I plan to try your Rollkuchen too.


  7. We always salt the top and then shove the watermelon in the pockets before eating.

    Funny, but my Mennonite/Dutch grandma always called them crullers

  8. What Jody mentioned about it being a yeast dough, my mom made those when our bread was all gone and she was baking bread that day. She called those "yeetz kuchen" The Rollkuchen I like with gooseberry jam. I guess each family had thier own tradition what to eat with the rollkuchen. Thanks for the recipe, I'm going to try it.

  9. That picture that you posted pretty much sums up Mennonite cooking at it's best!! I like filling up the pockets with rabus. Never salted the top though. It does taste so good with Rogers cory syrup, however I prefer gooseberry jam. My Grandma used to make your standard rollkuchen dough, rolled it out fairly thin, then made pockets with fresh picked gooseberries, and a little sugar, and flour for thickening. She would then deep-fry them. They're delicious, but you have to make them fairly small to get a nice syrupy texture inside the pocket. If they're too big, you'll end up with dry flour.

  10. This picture brings me back to when I was a kids and Grandpa and Grandmas for a good ole watermelon and rollkuchen feast,right down to the mennonite sausage and Rogers syrup. I hope my attempt to make these turns out well!

  11. I too remember the days when we were kids and going to Omi and Opa's house for Rollkuchen and Rubooze (watermellon) and sitting in the garage eating. Those were the best times. Thanks for bringing back the memories!

  12. Had these again this summer when my sister and I went out to B.C. to celebrate my grandma's 90th birthday. My uncle made them and of course we had them with watermellon and Rogers syrup. Yummy !!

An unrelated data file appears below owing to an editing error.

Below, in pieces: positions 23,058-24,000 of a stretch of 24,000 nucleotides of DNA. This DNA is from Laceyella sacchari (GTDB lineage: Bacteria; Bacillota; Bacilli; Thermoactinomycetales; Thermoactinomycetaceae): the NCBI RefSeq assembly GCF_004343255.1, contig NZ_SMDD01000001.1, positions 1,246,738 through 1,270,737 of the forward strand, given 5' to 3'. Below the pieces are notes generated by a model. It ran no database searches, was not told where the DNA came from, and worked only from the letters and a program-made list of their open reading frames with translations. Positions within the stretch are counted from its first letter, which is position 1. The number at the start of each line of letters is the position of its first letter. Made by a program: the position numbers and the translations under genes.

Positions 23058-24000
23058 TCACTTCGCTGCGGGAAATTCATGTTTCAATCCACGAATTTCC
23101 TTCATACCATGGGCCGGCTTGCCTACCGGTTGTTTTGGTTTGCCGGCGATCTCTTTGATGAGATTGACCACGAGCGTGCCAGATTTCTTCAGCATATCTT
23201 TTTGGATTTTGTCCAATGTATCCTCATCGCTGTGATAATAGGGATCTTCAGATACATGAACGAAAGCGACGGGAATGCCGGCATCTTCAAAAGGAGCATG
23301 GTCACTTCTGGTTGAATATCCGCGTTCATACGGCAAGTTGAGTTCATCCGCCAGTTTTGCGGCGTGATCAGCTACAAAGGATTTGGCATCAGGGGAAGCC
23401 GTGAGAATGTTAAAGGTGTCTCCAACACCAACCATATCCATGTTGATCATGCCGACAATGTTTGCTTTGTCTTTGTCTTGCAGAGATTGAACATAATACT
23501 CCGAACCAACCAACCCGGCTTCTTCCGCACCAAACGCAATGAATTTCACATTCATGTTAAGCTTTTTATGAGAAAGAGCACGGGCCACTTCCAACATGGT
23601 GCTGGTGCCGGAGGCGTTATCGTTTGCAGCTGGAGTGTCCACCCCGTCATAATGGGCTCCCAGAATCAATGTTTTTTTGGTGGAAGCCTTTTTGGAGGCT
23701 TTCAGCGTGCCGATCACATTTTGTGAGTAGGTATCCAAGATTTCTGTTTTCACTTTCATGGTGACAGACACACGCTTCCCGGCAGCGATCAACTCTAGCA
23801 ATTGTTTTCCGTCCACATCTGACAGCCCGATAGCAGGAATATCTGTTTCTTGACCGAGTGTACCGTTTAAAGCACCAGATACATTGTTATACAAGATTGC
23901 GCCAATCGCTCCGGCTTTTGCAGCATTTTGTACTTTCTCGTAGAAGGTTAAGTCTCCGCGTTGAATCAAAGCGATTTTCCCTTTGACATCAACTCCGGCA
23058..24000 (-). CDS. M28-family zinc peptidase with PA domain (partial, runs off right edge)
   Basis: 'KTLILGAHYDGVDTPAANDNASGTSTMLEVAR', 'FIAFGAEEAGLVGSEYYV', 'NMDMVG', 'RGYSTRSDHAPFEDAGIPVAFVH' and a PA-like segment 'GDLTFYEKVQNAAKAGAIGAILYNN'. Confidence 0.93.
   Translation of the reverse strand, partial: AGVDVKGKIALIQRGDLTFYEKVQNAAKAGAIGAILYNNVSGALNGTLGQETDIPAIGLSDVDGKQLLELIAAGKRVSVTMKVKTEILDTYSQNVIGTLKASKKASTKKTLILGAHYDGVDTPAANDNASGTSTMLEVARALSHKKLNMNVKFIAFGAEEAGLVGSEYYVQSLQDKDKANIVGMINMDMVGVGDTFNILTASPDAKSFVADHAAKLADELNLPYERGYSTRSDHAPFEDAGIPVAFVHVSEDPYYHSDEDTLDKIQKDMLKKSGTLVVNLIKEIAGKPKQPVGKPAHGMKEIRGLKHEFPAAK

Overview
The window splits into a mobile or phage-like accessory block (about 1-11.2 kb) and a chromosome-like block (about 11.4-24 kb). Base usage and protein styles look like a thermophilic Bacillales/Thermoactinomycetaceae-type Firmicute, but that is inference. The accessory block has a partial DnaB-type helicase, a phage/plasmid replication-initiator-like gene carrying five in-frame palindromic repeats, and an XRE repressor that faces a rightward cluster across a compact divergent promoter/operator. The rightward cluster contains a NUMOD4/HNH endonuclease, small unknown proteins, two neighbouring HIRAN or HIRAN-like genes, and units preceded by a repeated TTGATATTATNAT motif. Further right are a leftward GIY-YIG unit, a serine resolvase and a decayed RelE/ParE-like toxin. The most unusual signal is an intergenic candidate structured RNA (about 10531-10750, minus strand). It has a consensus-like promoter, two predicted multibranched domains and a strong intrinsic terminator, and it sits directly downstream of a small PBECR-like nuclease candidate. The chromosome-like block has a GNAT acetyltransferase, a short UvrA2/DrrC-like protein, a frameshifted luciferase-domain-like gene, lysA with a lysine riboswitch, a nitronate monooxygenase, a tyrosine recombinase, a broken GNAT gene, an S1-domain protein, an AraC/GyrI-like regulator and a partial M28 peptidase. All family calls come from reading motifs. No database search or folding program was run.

13. I saw watermelon at the store (it's still March) and got the itch to make some roll kuchen to go with it. My Omie's recipe uses lard or shortening (saturated or trans fat - pick your poison!), which makes it taste amazing, of course. Your recipe states oil - what oil would be best? I am keen to depart from the seriously artery clogging ways of the past (and I won't tell my husband that I've made the switch).

  14. Try dipping them in icing sugar and sprinkle with Cinnamon. My sister and I ditched the watermelon all together that day.

  15. As so many have stated, my grandmother served them for dessert with watermelon. IF there were any leftover, we would have them for breakfast, dipping them in heavy cream laced with a bit of sugar. I miss those days.

  16. Just wondering if any of you have tried freezing the raw dough to thaw and fry at a later date.Thanks for your reply.

    1. I have never frozen the dough, but here's what my friend Bev had to say:

      Our church made rollkuchen for the MCC sale for many years. We mixed and rolled and cut them several weeks ahead of time...then laid then out between layers of plastic and froze them on pans. Then let them thaw(only takes a few minutes) and deep fry. They were always terrific.

  17. Not Mennonite here...but I remember eating these as a kid, my best friend (who WAS Mennonite) mom used to make them. We ate them with a plum jam, and I am gonna spell it phonetically here..I knew as "plume-a mousse". And butter. Lots of butter, esp when they were hot and fresh.